It is now known that some ethnic groups are more likely to be prone to kidney disease of a type that produces kidney failure. As a result, even more donors are needed among these groups, to ensure that as many as possible within a particular group can have access to successful treatment.
DOES BEING A DONOR CAUSE DELAYS TO FUNERAL ARRANGEMENTS?
No. Everything has to be done very quickly to improve the chances of successful transplants. Once relatives have agreed, everything will be completed in less than 12 hours.
HOW IS TRANSPLANTATION ORGANISED?
When brain-stem death has been confirmed in a patient who could be considered as a potential organ donor, the local Transplant Co-ordinator is contacted. They check immediately to see if the patient has indicated a wish to be a donor and then confirm with the next of kin that they agree to donation.
A computer search is then made to find the most suitable patients, as the donation may involve more than one organ. Once the patients and their locations are identified, the doctors at those hospitals are alerted and asked to confirm acceptance of the organ. As they do so, they begin the preparation of their patients for the operation.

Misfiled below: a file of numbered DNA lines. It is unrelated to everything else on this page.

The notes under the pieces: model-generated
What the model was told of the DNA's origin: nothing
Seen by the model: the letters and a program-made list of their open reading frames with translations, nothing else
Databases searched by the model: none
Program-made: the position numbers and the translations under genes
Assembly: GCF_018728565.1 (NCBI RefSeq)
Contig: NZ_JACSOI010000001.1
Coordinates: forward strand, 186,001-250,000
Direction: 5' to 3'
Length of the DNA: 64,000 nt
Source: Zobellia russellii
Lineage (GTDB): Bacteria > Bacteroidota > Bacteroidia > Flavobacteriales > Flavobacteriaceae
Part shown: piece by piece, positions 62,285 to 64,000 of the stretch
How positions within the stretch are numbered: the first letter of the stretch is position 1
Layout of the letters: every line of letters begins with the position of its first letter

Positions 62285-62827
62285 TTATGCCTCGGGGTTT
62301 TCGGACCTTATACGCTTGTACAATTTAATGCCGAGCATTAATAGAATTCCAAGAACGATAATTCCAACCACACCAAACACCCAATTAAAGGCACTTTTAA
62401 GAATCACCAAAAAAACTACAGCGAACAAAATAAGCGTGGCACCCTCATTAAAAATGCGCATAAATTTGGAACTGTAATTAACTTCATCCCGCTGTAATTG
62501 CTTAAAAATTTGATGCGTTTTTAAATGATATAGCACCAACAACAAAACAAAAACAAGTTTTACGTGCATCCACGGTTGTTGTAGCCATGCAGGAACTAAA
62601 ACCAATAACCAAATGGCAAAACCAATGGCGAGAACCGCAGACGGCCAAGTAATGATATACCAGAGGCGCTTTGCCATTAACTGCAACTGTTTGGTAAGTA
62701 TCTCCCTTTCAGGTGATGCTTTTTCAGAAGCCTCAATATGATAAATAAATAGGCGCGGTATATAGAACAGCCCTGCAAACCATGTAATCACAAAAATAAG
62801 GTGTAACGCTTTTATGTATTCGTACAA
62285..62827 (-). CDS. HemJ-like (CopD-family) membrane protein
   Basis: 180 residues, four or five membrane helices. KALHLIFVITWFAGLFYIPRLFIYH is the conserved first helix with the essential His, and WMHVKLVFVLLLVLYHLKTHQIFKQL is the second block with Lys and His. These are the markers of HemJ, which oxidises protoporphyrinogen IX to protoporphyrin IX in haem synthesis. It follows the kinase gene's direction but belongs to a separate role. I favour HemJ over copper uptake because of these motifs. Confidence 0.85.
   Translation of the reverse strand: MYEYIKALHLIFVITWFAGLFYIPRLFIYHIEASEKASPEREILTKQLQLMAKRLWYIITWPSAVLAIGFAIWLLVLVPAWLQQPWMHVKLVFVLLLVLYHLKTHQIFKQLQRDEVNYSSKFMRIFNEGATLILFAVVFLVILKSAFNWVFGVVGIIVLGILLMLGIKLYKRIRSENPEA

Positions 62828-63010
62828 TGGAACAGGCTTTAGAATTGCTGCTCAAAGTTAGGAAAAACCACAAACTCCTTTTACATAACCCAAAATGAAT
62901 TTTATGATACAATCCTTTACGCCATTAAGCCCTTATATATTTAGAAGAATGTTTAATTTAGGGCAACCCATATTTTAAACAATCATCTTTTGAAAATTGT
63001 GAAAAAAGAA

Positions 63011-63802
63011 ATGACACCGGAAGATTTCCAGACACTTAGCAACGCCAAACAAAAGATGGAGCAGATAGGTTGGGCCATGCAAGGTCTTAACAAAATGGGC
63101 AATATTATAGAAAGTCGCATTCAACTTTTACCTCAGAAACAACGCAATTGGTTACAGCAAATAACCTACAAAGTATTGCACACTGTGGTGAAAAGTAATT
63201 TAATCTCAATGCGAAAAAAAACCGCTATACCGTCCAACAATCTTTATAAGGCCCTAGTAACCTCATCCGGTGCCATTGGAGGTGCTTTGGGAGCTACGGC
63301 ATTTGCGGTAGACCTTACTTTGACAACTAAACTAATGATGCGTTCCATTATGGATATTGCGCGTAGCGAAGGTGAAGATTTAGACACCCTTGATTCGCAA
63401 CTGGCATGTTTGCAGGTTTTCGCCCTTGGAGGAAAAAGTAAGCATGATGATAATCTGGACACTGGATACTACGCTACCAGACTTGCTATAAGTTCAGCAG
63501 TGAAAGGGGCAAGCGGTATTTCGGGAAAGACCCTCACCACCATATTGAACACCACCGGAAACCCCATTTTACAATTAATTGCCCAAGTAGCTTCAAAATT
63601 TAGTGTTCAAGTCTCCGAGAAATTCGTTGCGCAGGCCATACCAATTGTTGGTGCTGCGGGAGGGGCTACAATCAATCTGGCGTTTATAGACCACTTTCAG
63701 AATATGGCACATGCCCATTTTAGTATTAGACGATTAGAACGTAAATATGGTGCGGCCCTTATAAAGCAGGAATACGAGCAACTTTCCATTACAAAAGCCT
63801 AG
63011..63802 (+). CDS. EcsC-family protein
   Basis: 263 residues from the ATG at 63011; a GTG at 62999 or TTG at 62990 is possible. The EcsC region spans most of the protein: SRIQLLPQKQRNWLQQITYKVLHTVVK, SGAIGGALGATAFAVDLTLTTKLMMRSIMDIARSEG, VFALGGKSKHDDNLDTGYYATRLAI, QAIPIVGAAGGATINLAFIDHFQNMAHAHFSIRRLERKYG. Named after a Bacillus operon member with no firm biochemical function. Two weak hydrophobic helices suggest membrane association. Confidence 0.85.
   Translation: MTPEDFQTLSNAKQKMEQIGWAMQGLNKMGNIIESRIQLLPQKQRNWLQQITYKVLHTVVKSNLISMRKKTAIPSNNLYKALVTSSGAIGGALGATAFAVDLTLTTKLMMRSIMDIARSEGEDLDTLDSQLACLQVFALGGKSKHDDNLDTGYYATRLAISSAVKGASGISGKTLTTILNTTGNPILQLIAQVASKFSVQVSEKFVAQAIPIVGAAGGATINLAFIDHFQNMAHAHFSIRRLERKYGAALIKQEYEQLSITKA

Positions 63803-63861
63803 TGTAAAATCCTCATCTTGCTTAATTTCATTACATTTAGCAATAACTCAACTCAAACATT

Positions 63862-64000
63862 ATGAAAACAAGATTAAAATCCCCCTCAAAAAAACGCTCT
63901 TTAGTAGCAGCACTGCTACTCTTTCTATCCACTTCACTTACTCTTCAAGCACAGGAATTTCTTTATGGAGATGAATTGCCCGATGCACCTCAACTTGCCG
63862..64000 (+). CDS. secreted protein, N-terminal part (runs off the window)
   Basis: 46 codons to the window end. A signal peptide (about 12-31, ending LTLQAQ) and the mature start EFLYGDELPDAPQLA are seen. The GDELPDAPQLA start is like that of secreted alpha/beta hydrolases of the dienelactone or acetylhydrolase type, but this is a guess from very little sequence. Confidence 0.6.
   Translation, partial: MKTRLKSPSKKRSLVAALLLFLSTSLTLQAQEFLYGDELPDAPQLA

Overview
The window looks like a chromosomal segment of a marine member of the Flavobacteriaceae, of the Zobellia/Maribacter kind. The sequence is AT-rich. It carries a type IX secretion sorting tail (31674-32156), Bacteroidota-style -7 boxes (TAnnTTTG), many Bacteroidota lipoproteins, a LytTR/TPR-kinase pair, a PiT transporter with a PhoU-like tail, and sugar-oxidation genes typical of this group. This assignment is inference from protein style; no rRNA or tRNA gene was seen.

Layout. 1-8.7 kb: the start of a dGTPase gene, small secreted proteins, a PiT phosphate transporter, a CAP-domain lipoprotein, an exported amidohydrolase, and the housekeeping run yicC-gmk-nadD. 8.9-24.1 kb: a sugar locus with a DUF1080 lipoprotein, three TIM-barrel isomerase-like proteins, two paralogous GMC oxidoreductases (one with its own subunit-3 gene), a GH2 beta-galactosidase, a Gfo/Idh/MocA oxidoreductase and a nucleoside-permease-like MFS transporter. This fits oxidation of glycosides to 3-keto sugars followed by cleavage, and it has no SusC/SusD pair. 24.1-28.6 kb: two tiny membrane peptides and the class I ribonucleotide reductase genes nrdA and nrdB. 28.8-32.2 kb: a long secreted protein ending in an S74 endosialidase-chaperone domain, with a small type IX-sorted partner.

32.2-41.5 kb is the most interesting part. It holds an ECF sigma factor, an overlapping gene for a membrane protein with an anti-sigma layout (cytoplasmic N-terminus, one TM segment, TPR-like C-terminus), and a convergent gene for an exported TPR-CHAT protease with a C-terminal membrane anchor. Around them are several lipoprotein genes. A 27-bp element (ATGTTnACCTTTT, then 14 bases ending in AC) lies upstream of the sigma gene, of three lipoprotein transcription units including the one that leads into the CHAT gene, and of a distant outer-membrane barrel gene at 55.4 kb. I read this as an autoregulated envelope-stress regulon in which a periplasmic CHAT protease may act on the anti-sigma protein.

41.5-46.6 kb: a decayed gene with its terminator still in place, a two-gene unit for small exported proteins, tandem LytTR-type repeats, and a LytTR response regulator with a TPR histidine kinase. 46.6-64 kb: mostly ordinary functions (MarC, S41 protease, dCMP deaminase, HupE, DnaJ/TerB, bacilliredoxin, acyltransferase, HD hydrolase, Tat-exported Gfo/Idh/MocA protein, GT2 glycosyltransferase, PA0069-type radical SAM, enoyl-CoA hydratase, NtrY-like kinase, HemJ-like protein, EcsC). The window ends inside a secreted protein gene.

A team of specialist surgeons is called to the donor’s hospital to carry out the surgery and preserve the organs for transport to the transplant hospital. Special transport arrangements are made to ensure no time is lost.
Problems can occur if any of the donor’s organs, once examined, are found to be affected by disease or damaged in some way. This will mean that a waiting patient’s hopes are dashed for the moment and that their wait for a transplant must continue.
If all is well, the organ is received at the transplant hospital and transplanted immediately and the process of recovery and new life can then begin.
WHO ARE TRANSPLANT CO-ORDINATORS?
They are members of the transplant team based at hospitals which specialise in transplantation. They are experienced in all aspects of organ donation and transplantation. One of their mail roles is education, providing information to both the general public and health professionals.
They are also responsible for organising the logistics of the donor and recipient operations.